National Aviation Day and the Power of Flight

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Aug. 19 is National Aviation Day, a great opportunity to celebrate the power of flight. Chances are you haven’t thought much about it until you buckle your seatbelt on an airplane, and the pilot accelerates from zero to 150 mph in a few short seconds. 

Flying has become so commonplace we barely give it a thought. But it was only a little more than 100 years ago that the first flight occurred when the Wright brothers invented the first, successful, motor-operated airplane. 

Now, we hop on planes regularly – even while masked during a global pandemic. 

A national celebration 

National Aviation Day provides an opportunity to reflect on how far flying has come over just a few generations. 

In 1939, President Franklin D. Roosevelt designated Aug. 19 as National Aviation Day. He chose the date because it was the birthday of Orville Wright, one of the brothers who built and flew the first airplane in 1903. Roosevelt wanted to promote interest in aviation and encourage people to participate in activities celebrating flight. 

At Growing Bolder, we interviewed dozens of people who love aircraft — from fighter jets to antique Piper cubs, from gliders to single-engine planes. One thing we noticed they have in common is a passion for adventure and an excitement for living their best life. Here are some of their stories. 

A celebration for collectors 

Myrt Rose, an 85-year-old pilot, flies a 1941 antique Piper J-3 Cub she calls Winston over her Marco Island home almost daily. She loves flying so much that she said if she were younger, she would go into space on the next human flight. 

Myrt Rose

“Obviously it’s not going to happen,” Rose said. “But I would do it if I could.” 

Myrt and her late husband, Bill Rose, collected airplanes, and both were rated on single and multiple-engine planes on land and sea, as well as on helicopters. 

Another collector is Kermit Weeks. He owns an airplane museum called “Fantasy of Flight” near Orlando. He built and flew his own airplanes from a young age and now uses his experience to teach others to find purpose in their lives. 

“My mission is to light the spark within others,” Weeks said. “Everything we do in life, no matter what it is, creates an opportunity for us to light the spark within ourselves.” 

A celebration of soaring 

Growing Bolder was there when the best glider pilots in North America over the age of 55 competed in the Senior Soaring National Championships. Their aircraft weigh 2,000 pounds and stay aloft with no engine. They use solar energy to ride through the warm thermal updrafts in the atmosphere. 

Pilot Charles Petersen said, “It’s a fascinating, intriguing, limitless learning curve, and it’s a lifetime sport.” 

“If flight were a language, soaring would be its poetry,” he continued. “It is spiritual at its best. I was in a thermal with six sandhill cranes, a mere 50 feet away from them. It’s absolutely amazing.”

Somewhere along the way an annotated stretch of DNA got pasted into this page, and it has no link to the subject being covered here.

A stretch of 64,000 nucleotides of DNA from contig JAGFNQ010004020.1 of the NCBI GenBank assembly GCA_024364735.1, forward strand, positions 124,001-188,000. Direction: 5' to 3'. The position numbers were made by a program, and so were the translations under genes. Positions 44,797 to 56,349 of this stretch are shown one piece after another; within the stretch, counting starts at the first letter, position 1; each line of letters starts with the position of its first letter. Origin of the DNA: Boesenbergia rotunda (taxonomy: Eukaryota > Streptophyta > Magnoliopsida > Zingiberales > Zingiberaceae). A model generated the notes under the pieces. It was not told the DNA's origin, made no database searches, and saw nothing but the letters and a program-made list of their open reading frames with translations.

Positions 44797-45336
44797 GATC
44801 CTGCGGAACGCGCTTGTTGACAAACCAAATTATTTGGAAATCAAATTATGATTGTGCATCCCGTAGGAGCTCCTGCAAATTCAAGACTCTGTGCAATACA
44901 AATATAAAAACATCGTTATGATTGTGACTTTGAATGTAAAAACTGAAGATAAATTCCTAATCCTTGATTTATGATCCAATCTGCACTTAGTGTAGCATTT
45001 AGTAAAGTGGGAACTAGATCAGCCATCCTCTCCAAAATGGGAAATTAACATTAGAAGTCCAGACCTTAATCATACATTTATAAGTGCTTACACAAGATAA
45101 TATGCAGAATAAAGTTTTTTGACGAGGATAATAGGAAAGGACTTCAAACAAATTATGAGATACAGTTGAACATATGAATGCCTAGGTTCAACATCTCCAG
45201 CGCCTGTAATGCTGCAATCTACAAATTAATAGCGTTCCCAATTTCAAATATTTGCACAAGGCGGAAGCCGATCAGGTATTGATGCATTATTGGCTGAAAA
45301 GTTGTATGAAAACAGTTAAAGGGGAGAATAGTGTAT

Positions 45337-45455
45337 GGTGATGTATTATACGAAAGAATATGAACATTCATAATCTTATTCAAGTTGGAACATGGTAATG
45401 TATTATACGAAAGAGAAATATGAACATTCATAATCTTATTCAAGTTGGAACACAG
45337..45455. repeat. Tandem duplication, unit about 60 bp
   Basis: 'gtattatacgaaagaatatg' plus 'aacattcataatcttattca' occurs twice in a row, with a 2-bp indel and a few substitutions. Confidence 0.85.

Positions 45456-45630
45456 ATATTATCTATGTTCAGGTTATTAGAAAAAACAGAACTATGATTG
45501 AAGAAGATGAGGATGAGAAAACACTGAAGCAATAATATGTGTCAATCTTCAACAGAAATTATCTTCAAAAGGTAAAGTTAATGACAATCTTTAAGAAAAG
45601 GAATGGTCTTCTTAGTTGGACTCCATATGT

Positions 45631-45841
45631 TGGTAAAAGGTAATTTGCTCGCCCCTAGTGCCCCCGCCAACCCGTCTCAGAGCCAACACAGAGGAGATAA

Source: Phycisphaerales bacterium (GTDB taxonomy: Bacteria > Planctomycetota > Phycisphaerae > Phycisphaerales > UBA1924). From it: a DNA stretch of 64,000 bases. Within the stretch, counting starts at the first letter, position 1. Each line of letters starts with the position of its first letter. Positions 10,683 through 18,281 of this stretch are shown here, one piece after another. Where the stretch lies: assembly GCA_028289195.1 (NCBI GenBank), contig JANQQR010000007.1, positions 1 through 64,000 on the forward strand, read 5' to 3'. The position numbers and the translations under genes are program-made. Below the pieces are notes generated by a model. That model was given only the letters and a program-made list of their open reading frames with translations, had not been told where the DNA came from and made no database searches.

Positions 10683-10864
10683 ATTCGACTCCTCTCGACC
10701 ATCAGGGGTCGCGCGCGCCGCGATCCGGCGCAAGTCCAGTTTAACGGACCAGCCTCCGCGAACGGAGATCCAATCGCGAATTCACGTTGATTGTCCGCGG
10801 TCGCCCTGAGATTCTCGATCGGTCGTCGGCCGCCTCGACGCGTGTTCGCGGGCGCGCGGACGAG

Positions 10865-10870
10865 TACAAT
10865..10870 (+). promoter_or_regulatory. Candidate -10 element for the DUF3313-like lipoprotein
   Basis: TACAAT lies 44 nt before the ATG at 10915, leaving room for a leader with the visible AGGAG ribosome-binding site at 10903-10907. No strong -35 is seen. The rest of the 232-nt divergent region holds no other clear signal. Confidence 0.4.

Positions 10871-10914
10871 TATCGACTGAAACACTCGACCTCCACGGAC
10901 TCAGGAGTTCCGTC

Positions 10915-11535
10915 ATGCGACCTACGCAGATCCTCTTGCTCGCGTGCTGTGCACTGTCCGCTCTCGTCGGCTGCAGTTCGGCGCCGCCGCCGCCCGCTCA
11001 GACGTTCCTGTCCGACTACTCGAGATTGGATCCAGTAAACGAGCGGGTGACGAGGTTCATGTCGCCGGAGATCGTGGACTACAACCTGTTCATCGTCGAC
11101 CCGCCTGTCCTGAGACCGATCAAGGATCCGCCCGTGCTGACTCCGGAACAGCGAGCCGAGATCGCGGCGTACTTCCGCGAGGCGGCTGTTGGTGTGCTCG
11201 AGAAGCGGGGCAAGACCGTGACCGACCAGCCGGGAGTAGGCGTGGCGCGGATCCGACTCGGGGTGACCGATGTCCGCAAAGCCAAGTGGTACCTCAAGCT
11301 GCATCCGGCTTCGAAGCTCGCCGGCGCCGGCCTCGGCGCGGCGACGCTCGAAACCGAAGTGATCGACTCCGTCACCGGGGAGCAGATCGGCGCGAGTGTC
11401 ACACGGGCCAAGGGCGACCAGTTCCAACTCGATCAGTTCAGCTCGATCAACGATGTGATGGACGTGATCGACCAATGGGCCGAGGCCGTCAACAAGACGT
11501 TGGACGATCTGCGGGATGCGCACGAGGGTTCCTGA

History-making flight 

Art “Turbo” Tomassetti made his career as a fighter pilot with the U.S. Marine Corps. His impressive resume includes awards, commendations, and medals spanning 28 years. Now retired, his service included two tours of overseas duty and 3,200 hours flying in 40 different types of aircraft. During the Gulf War, he flew Harrier jets in 39 combat missions. 

Art "Turbo" Tomassetti

Tomassetti became an accomplished test pilot for the X-35 (now known as the F-35). His plane and flight suit reside in the Smithsonian Museum because he was the first person to complete Mission X, which was a short, 450-foot takeoff, a supersonic dash, and a vertical landing — all in the same flight. 

“Since humans first left the ground, flying has shown us what individuals and teams working together can achieve when they have a goal, a vision, and in some cases a dream,” Tomassetti said. “Aviation has inspired us, connected us, and challenged us to go farther, go faster and soar higher.” 

Breaking records 

Carol Ann Garratt smashed the around-the-world speed record in a light, single-engine plane. She and her co-pilot, Carol Foy, flew 24,000 miles in eight days, breaking the record that had stood for more than 20 years.  

Growing Bolder asked Garratt what it was like to spend that much time in a small cockpit. You can hear her answer here in this radio interview.

So, how do you celebrate National Aviation Day? Here are a few tips from NASA:  

Six ways to celebrate National Aviation Day: 

  1. Take a photo. 

Pose with your arms outstretched like the wings of a plane. Post your photo to  social media with the hashtag #NationalAviationDay 

  1. Visit your local science center, a NASA visitor center, or an aviation museum. 

If you can’t visit in person, check out their websites to learn more about flight. 

  1. Watch an aviation-themed movie. 

Here are a few of the many movies about flying: “Top Gun,” “The Spirit of St. Louis,” “The Aeronauts,” “The Right Stuff,” and Disney’s “Planes.” 

  1. Take a flying lesson. 

Being a pilot isn’t for everyone, but you won’t know unless you try! 

  1. Build an airplane. 

How about building a wooden or plastic model kit from a hobby store? Or you may want to build one from Legos or even a paper airplane. 

  1. Download a NASA e-book or visit your local library. 

Books about aviation history are in a different section of the library from plane design or pilot autobiographies. There are numerous books on flying to interest any bibliophile. 

For more ideas, check out  https://www.nasa.gov/feature/spread-your-wings-on-national-aviation-day

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